Disclosure: I received free samples from Cumberland Packing Corp., maker of Monk Fruit In The Raw. By posting this recipe I am entering a recipe contest sponsored by Cumberland Packing Corp. and am eligible to win prizes associated with the contest. I was not compensated for my time.
It seems like we’re all trying to cut back on sugar. As a matter of fact, the fuss over sugar has been in the National spotlight for some time, catapulted by America’s weight problem, childhood obesity and the related health concerns.
I have blogged about sugar before and I agree Americans are consuming too much! If you’re like most Americans, you consume 22 teaspoons of sugar a day, or 355 empty calories. Teens consume even more, 34 teaspoons or 544 empty calories.
If you think this sounds like alot, it seems even higher when you consider the American Heart Associations guidelines for sugar:
• no more than 6 teaspoons /day or 100 calories for women
• no more than 9 teaspoons /day or 150 calories for men
About now you’re probably wondering if this is going to be a party pooping post about restricting sweets. Au contraire! Look, with the holidays approaching , I want to help you keep some sweetness in your life without going over the top! I believe that a planned indulgence can help keep you on track with healthy eating. My thoughts: continue to use my guidelines for cutting back on sugar and also consider using Monk fruit in the Raw when you want the sweet things you love, without all the sugar.
Monk Fruit in the Raw is a zero calorie sweetener that’s made from vine-ripened monk fruit native to Asia, also know as luo han guo. Monk Fruit in the Raw has a taste similar to sugar, without an aftertaste. It’s versatile and can be added to beverages (both hot and cold), cereals, smoothies and used in both cooking and baking. The monk fruit extract is 300 times sweeter than cane sugar and is blended with dextrose as a bulking agent so it can be poured, measured and used as a substitute for sugar. This allows you to substitute Monk Fruit for sugar without the need for any conversion, i.e. one tablespoon sugar = one tablespoon Monk Fruit in the Raw. For more information and a complete description of cooking and baking ideas using Monk Fruit in the Raw click here.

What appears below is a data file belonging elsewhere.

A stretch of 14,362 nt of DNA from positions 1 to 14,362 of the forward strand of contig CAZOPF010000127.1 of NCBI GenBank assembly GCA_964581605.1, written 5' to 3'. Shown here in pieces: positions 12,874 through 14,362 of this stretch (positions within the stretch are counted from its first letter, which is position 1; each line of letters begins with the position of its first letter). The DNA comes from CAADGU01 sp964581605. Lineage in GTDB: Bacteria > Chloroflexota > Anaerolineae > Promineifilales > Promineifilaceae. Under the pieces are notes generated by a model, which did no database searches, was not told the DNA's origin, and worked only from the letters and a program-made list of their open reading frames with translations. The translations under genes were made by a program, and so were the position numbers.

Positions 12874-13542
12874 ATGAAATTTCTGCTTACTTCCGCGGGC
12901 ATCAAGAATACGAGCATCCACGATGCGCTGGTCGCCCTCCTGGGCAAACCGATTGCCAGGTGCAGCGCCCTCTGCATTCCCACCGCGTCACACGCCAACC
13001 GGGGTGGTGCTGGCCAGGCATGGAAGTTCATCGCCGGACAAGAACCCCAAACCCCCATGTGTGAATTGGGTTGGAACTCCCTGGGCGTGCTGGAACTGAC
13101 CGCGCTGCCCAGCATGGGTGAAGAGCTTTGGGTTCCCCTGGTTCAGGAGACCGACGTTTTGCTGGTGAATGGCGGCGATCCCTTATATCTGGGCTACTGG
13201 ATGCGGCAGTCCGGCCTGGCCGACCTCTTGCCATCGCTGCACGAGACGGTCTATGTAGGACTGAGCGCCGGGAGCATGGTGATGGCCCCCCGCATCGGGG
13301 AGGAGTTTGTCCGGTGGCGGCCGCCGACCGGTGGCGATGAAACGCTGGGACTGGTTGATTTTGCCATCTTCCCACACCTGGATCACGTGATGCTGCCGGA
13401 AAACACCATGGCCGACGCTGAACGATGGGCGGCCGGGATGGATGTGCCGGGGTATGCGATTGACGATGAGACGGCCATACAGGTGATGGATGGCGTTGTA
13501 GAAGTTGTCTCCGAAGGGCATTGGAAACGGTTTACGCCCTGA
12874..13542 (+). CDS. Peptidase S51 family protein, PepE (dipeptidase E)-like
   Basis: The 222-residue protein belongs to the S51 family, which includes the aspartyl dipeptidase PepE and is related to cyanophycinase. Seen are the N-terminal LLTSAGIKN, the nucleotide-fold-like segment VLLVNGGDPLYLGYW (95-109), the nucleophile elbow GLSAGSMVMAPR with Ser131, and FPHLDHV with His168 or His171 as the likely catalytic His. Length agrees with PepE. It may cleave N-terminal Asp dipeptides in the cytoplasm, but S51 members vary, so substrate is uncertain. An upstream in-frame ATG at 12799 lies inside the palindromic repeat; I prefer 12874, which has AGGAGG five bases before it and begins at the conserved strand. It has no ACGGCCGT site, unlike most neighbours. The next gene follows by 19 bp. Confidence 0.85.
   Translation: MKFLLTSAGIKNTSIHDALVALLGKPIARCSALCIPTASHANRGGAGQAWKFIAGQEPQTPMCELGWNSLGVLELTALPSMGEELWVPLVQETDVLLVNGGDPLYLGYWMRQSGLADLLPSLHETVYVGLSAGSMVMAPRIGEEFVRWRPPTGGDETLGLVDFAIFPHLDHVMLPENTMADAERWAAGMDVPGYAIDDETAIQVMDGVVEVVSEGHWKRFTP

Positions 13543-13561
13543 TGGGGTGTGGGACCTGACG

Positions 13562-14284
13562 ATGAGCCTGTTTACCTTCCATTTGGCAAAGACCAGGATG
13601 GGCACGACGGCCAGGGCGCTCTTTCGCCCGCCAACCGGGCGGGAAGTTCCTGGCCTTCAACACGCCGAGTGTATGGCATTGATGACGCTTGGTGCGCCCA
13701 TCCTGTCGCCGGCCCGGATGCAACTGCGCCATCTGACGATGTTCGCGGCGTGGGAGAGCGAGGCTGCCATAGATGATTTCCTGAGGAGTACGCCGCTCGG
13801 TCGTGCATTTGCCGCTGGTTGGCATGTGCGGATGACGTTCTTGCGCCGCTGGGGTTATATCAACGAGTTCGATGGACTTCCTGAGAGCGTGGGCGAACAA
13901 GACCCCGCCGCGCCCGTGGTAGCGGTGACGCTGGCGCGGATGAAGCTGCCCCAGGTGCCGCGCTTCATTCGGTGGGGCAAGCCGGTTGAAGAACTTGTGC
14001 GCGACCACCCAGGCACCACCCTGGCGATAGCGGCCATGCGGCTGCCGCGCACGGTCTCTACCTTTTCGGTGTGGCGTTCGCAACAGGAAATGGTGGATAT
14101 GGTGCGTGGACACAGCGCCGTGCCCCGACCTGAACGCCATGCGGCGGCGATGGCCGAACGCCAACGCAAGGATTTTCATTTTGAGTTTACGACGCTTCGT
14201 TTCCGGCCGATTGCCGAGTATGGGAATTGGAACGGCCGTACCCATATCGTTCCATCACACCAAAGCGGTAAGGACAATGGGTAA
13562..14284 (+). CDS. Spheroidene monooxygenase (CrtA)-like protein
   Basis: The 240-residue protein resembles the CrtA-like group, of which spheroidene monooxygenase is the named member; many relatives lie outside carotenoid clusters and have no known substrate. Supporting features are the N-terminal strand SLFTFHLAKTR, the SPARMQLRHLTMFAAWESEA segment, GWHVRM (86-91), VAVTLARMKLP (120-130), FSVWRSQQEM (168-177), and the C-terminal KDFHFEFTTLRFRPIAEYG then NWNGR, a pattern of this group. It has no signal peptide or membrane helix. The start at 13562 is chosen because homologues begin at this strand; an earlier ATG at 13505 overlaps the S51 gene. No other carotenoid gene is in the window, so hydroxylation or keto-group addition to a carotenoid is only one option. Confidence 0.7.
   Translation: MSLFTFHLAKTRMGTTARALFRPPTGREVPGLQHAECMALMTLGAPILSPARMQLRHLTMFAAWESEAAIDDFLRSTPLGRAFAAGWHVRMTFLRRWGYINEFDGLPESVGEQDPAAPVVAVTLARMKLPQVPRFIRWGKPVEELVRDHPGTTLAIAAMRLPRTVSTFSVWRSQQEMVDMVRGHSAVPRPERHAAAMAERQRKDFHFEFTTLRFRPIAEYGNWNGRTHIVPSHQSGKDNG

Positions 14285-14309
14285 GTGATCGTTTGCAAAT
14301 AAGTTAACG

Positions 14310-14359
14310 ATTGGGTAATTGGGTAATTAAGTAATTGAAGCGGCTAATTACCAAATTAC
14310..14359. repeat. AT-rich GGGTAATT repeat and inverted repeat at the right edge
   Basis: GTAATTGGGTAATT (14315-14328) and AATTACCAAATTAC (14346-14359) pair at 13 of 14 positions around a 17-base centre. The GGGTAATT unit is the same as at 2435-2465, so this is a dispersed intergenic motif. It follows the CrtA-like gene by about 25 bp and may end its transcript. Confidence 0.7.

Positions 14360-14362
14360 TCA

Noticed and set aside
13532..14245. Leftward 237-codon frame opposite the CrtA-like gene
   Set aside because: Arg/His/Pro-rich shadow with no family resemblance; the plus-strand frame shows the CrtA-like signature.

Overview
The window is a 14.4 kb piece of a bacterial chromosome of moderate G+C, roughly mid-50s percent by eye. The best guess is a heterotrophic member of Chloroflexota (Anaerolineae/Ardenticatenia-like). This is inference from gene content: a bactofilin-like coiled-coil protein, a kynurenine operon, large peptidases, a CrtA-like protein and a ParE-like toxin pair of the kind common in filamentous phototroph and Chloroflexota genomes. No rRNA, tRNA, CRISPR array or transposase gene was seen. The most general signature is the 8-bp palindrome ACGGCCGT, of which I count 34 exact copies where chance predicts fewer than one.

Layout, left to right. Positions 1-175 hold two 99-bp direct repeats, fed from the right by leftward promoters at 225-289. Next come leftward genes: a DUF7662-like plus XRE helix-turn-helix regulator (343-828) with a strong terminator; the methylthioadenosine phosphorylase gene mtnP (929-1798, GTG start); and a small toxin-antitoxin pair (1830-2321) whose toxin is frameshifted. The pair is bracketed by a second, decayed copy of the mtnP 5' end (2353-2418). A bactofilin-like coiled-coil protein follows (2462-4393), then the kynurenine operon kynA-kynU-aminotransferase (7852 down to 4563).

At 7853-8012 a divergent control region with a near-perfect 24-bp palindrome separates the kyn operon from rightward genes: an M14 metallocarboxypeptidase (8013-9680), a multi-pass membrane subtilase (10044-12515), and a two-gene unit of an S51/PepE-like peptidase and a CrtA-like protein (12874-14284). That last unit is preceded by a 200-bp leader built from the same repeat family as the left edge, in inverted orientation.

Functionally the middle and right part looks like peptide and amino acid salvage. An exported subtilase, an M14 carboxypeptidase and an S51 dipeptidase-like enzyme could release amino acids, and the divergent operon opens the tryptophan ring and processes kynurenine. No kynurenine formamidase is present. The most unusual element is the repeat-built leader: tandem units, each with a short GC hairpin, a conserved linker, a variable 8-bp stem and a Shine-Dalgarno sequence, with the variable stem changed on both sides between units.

This week was my first attempt at reducing sugar in baking by replacing some of it with Monk Fruit in the Raw Bakers Bag. I took a recipe perfect for holiday entertaining, pumpkin spice cake, and prepared it with Monk Fruit in the Raw. The original recipe called for a box of yellow cake mix, which I substituted with flour, baking powder, salt , sugar and monk fruit. I kept enough sugar to provide moisture, tenderness and give this cake a pretty color, yet still managed to reduce the sugar content from 7 teaspoons/per slice in the original recipe to 4.5 teaspoons/ per slice in the recipe using a combination of sugar and Monk Fruit in the Raw. So with a two part strategy including moderation and slimming down your favorite holiday recipes, you can have your cake and eat it too!
What treasured holiday dessert will you try with Monk Fruit in the Raw?
Less is Better Pumpkin Spice Cake
- 2 1/3 cups all purpose flour
- 1 Tablespoon baking powder
- 3/4 teaspoons salt
- 1/2 cup + 2 Tablespoons sugar
- 1/2 cup + 2 Tablespoons Monk Fruit in the Raw
- 1 (3.2 oz) package instant vanilla pudding
- 2 teaspoons cinnamon
- 1/8 teaspoon cloves
- 1/2 cup canola oil
- 1 (15oz.) can pumpkin
- cooking spray
1.Preheat oven to 350 degrees F. Lightly spray a non stick Bundt pan with cooking spray.
2. Mix dry ingredients, from flour through cloves into a medium mixing bowl.
3. Beat eggs till frothy.
4. Slowly add oil to eggs.
5. Add pumpkin to oil and eggs.
6. Add dry ingredents to egg mixture. Beat on medium until ingredients are combined.
7. Pour into greased bundt pan and bake 45-50 minutes.
8. Cool for about 25 minutes.
8. Slice and serve. Serves 12.